Sometimes, the best-kept secrets in music are more than ready to be revealed. Concurrent in every genre, there are musicians and songwriters who, through no fault of their own, travel on a semi-clandestine, albeit admired, orbit. Hosannas don’t always pay the bills, but they sure as hell can make you feel less alone. Even the phrase “doomed to obscurity” could be turned around as “blessed with autonomy”; no expectations are made on your career and you gain an audience of like-minded people who want you to evolve artistically.
Randall Bramblett has prospered in just this environment for decades, making career choices based on savvy intuition and creative combat wisdom, rather than sales spreadsheets and trend-hopping. A native of Jesup, Georgia, in the mid-’70s, Bramblett released two folk-rock-leaning albums that critics deemed “rich, funky, hip and raw.” It was during this era when Bramblett cofounded Sea Level with three members of The Allman Brothers Band–Jaimoe Johnson, Chuck Leavell and Lamar Williams–an offshoot that went even further into jazz-rock and fusion than their better-known predecessor. Bramblett also became a key player on the Capricorn Records label, appearing as a guest artist on several releases. In the decades since, multi-instrumentalist (keyboards, sax, guitar, vocals) Bramblett has been an on-demand side player.
Over the course of a career of more than 40 years, the now-69-year-old Bramblett worked with likes of Gregg Allman, Bonnie Bramlett, Widespread Panic, Steve Winwood and Traffic. That last gig lead to a 16-year run with the innovative supergroup. Bramblett is routinely labeled as a “Southern rock singer-songwriter,” a categorization that’s as off the mark as calling Duane Allman a “Southern rock guitarist.”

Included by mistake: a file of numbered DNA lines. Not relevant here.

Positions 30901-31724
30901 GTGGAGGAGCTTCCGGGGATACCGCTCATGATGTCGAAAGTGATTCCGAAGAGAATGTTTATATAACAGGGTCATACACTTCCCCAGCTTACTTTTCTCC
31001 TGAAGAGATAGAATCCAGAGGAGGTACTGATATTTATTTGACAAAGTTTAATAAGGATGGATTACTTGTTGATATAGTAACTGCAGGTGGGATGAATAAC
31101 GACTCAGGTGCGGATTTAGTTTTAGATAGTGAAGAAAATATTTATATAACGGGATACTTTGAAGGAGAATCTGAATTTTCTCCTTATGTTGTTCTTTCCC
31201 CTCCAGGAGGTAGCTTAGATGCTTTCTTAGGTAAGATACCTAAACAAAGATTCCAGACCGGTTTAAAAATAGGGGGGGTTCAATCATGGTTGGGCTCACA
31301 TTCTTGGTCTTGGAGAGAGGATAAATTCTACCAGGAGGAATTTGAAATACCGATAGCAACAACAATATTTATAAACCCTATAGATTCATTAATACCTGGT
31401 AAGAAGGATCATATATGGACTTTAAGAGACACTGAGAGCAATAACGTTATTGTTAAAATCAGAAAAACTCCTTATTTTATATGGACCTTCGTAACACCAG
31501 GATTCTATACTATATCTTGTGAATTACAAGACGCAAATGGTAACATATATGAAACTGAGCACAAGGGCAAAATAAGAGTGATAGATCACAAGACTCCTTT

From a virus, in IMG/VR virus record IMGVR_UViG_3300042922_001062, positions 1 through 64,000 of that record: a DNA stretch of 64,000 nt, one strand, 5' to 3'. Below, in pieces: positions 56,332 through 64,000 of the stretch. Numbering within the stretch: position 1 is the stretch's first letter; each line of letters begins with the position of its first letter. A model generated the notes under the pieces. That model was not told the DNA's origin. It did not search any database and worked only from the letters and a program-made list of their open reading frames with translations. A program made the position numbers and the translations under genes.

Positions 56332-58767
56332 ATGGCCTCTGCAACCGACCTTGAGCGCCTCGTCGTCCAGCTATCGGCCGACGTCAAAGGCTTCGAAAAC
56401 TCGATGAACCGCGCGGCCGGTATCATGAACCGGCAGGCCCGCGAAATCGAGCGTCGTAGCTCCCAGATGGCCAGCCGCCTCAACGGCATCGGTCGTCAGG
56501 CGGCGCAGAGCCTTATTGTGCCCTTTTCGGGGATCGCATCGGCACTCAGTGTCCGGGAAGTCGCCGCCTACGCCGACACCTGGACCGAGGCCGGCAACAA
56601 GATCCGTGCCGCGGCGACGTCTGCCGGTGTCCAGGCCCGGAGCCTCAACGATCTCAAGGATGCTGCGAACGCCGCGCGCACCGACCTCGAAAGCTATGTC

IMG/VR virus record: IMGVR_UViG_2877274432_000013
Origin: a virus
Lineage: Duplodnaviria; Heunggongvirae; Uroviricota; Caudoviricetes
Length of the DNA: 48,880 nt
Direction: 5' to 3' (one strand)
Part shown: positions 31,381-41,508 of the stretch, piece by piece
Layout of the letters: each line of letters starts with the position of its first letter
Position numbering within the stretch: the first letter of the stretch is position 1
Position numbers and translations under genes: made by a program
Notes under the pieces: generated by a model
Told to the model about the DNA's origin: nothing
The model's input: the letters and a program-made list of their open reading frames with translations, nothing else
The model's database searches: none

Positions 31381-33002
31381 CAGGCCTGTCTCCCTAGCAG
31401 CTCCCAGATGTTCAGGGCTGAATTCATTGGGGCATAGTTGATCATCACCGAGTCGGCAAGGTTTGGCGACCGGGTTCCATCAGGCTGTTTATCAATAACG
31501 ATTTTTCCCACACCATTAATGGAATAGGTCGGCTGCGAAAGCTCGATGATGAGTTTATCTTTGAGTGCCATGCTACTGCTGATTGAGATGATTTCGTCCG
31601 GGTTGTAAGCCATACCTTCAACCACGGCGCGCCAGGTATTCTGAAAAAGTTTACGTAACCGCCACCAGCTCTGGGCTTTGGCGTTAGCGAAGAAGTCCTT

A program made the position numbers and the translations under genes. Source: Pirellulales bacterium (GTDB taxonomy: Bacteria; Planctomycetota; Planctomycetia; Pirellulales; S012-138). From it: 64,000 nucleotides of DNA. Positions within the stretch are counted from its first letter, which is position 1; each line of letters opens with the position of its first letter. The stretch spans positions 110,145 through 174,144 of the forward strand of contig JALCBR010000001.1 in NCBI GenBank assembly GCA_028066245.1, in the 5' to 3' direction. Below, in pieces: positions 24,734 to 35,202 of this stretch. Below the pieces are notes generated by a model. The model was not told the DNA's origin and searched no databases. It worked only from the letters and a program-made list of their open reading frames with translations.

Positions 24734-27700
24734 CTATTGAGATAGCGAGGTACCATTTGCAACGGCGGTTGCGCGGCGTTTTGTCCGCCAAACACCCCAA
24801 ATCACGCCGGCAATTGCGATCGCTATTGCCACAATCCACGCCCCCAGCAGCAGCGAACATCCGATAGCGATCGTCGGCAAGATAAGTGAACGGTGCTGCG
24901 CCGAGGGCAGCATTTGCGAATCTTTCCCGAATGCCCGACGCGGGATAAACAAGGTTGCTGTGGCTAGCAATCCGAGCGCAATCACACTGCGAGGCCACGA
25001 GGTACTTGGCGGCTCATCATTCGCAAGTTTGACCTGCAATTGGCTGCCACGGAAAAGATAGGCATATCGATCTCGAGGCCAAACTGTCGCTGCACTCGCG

Bramblett is known primarily as a lyricist, albeit one with a helluva bluesy, soulful voice that can deliver. He’s released more than a dozen albums, both solo and with other artists. While Bramblett’s heady topics–the complexities of love, spirituality, addiction, etc.–might go over the heads of pop audiences, they certainly go straight to the hearts of music fans able to tune in on his wavelength.
This year, the veteran musician releases his new album, Juke Joint at the Edge of the World (New West Records), on which he and band–Nick Johnson and Davis Causey (guitars), Michael Steele (bass) and Seth Hendershot (drums)–do a serious reboot of rootsy music.
Never one to step back from test-driving new ideas, Bramblett uses this 10-song collection to propel his forays into sonic textures even deeper, with electronic sounds and unique production ideas that most of his peers wouldn’t dream of exploring.
Lyrically, Bramblett is true to form. From the end-of-the-world shuffle of “Plan B,” whose narrator has a serious case of the “fuck-its,” the socially conscious “Pot Hole on Main Street” and the syrupy funk/romantic send-off of “I Just Don’t Have the Time,” to the paean to everyday mysticism of “Mali Katra,” Bramblett maintains his top-level skills as an incisive songsmith.
Bramblett’s story is a survivor’s tale. He’s witnessed cultural and music trends, from psychedelia to the record biz crash, and outlived many of his peers, surely due in no small part to his getting clean and sober decades ago. It’s a lifestyle choice he acknowledges helped ramp up his game, and his subsequent, critically acclaimed discography bears that out.